Reddish Vale Country Park
Lifespan, max recorded age, 10yrs 4 months,
Breeding pairs in UK, 7000,
Diet, plant material, snails and insects
One of the most ornate of all waterfowl species the Mandarin Duck has been revered in Far Eastern culture since at least the fifth century. As Mandarins were thought to be monogamous, and therefore a symbol of fidelity, pairs were presented as wedding gifts to Japanese newly-weds.
The species was once widespread in eastern Asia, but large-scale exports and the destruction of its forest habitat have reduced populations in eastern Russia and in China to below 1,000 pairs in each country; Japan, however, is thought to still hold some 5,000 pairs.
The adult male is a striking and unmistakable bird. It has a red bill, large white crescent above the eye and reddish face and "whiskers". The breast is purple with two vertical white bars, and the flanks ruddy, with two orange "sails" at the back. The female is similar to the female Wood Duck,with a white eye-ring and stripe running back from the eye, but is paler below, has a small white flank stripe, and a pale tip to its bill.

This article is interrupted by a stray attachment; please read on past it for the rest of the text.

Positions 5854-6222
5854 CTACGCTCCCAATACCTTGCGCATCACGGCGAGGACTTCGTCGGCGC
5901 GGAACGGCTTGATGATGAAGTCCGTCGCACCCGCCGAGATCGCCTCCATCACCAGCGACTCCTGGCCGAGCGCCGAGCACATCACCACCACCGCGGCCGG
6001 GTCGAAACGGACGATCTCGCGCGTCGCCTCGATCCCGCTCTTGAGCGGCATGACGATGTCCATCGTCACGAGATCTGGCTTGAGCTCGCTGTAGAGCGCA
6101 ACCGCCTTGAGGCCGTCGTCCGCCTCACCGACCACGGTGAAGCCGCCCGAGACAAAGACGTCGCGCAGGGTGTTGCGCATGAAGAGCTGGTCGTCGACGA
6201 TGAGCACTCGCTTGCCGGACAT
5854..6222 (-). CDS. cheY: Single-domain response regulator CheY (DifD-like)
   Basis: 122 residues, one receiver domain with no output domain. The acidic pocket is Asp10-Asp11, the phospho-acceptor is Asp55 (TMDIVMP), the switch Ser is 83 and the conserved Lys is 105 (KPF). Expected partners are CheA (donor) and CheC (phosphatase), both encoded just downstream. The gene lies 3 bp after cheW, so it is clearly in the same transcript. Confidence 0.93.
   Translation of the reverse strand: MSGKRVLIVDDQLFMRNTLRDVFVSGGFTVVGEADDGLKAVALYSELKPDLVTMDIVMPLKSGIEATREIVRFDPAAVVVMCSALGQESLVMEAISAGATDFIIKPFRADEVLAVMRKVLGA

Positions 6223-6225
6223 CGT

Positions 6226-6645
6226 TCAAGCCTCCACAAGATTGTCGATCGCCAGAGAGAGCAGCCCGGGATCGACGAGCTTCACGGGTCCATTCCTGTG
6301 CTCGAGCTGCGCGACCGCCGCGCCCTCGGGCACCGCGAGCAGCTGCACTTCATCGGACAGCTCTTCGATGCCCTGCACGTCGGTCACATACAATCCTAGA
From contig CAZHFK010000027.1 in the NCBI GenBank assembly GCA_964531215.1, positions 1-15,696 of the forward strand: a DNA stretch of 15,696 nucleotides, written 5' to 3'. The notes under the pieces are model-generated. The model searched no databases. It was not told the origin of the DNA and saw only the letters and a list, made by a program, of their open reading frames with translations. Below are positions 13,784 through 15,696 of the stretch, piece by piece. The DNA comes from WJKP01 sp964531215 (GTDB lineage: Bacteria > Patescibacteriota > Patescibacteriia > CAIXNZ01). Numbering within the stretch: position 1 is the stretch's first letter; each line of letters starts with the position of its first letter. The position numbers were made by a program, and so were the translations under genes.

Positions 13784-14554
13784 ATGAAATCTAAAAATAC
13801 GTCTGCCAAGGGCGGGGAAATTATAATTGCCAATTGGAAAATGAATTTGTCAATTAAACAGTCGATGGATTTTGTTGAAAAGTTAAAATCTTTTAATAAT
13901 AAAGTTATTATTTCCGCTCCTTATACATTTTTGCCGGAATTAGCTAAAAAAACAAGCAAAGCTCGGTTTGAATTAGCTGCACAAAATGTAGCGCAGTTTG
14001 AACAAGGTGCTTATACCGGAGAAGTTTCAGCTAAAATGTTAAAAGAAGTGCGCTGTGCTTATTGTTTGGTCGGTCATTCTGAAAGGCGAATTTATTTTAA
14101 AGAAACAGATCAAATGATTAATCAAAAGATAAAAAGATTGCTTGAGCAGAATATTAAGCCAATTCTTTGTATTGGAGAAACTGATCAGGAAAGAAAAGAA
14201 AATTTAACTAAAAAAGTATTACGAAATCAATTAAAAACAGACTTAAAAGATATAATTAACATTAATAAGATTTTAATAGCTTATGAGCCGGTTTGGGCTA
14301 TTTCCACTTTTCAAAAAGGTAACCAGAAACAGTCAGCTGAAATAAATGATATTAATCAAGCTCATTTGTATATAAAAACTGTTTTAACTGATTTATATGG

In the wild, Mandarin Ducks breed in densely wooded areas near shallow lakes, marshes or ponds. They nest in cavities in trees close to water and during the spring, the females lay their eggs in the tree's cavity after mating.The males take no part in the incubation, simply leaving the female to secure the eggs on her own. However, unlike other species of ducks, the male does not completely abandon the female, leaving only temporarily until the ducklings have hatched. Shortly after the ducklings hatch, their mother flies to the ground and coaxes the ducklings to leap from the nest. After all of the ducklings are out of the tree, they will follow their mother to a nearby body of water where they would usually encounter the father, who will rejoin the family and protect the ducklings with the mother. If the father isn't found then it is likely that he may have deceased during his temporary leave. The Asian populations are migratory, overwintering in lowland eastern China and southern Japan.
Mandarin ducks in Britain are the descendants of captive-bred ducks which escaped or were deliberately released. Mandarins are one of the few duck species which are not hunted for food - apparently they taste really bad!
Mandarins may form small flocks in winter, but rarely associate with other ducks.
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Reddish Vale Country Park